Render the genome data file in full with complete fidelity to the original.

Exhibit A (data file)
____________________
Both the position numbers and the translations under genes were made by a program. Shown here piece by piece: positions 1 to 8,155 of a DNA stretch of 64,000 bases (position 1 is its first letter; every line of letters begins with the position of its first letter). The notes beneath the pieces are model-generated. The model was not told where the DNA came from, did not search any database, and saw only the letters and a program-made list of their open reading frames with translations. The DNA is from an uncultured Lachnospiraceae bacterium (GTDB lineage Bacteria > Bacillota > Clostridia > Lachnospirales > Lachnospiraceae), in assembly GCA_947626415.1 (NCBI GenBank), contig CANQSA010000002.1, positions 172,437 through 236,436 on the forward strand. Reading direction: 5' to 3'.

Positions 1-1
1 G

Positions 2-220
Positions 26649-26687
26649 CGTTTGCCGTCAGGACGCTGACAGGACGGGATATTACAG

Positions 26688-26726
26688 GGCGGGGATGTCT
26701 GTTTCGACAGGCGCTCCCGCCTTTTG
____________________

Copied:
Both the position numbers and the translations under genes were made by a program. Shown here piece by piece: positions 1 to 8,155 of a DNA stretch of 64,000 bases (position 1 is its first letter; every line of letters begins with the position of its first letter). The notes beneath the pieces are model-generated. The model was not told where the DNA came from, did not search any database, and saw only the letters and a program-made list of their open reading frames with translations. The DNA is from an uncultured Lachnospiraceae bacterium (GTDB lineage Bacteria > Bacillota > Clostridia > Lachnospirales > Lachnospiraceae), in assembly GCA_947626415.1 (NCBI GenBank), contig CANQSA010000002.1, positions 172,437 through 236,436 on the forward strand. Reading direction: 5' to 3'.

Positions 1-1
1 G

Positions 2-220
Positions 26649-26687
26649 CGTTTGCCGTCAGGACGCTGACAGGACGGGATATTACAG

Positions 26688-26726
26688 GGCGGGGATGTCT
26701 GTTTCGACAGGCGCTCCCGCCTTTTG